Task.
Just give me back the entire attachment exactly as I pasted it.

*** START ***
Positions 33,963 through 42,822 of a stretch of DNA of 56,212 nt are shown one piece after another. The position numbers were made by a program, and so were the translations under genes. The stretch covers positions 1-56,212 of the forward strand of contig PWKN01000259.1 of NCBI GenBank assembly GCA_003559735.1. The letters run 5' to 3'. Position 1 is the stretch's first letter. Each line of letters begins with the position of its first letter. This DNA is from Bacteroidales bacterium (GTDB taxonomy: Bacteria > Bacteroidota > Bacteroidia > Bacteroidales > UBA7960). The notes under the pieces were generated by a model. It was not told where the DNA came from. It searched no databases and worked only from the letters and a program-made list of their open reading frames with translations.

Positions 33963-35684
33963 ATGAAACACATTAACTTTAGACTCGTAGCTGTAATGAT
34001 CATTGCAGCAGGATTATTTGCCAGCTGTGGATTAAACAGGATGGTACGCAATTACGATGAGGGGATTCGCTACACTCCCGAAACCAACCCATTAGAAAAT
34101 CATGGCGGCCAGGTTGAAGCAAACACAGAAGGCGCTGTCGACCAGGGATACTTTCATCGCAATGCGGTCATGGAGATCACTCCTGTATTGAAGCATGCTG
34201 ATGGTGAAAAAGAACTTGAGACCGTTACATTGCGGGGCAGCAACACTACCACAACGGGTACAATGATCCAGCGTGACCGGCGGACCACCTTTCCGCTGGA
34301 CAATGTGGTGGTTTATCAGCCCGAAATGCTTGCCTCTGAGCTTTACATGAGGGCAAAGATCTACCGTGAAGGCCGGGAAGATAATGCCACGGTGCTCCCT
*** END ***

Positions 33,963 through 42,822 of a stretch of DNA of 56,212 nt are shown one piece after another. The position numbers were made by a program, and so were the translations under genes. The stretch covers positions 1-56,212 of the forward strand of contig PWKN01000259.1 of NCBI GenBank assembly GCA_003559735.1. The letters run 5' to 3'. Position 1 is the stretch's first letter. Each line of letters begins with the position of its first letter. This DNA is from Bacteroidales bacterium (GTDB taxonomy: Bacteria > Bacteroidota > Bacteroidia > Bacteroidales > UBA7960). The notes under the pieces were generated by a model. It was not told where the DNA came from. It searched no databases and worked only from the letters and a program-made list of their open reading frames with translations.

Positions 33963-35684
33963 ATGAAACACATTAACTTTAGACTCGTAGCTGTAATGAT
34001 CATTGCAGCAGGATTATTTGCCAGCTGTGGATTAAACAGGATGGTACGCAATTACGATGAGGGGATTCGCTACACTCCCGAAACCAACCCATTAGAAAAT
34101 CATGGCGGCCAGGTTGAAGCAAACACAGAAGGCGCTGTCGACCAGGGATACTTTCATCGCAATGCGGTCATGGAGATCACTCCTGTATTGAAGCATGCTG
34201 ATGGTGAAAAAGAACTTGAGACCGTTACATTGCGGGGCAGCAACACTACCACAACGGGTACAATGATCCAGCGTGACCGGCGGACCACCTTTCCGCTGGA
34301 CAATGTGGTGGTTTATCAGCCCGAAATGCTTGCCTCTGAGCTTTACATGAGGGCAAAGATCTACCGTGAAGGCCGGGAAGATAATGCCACGGTGCTCCCT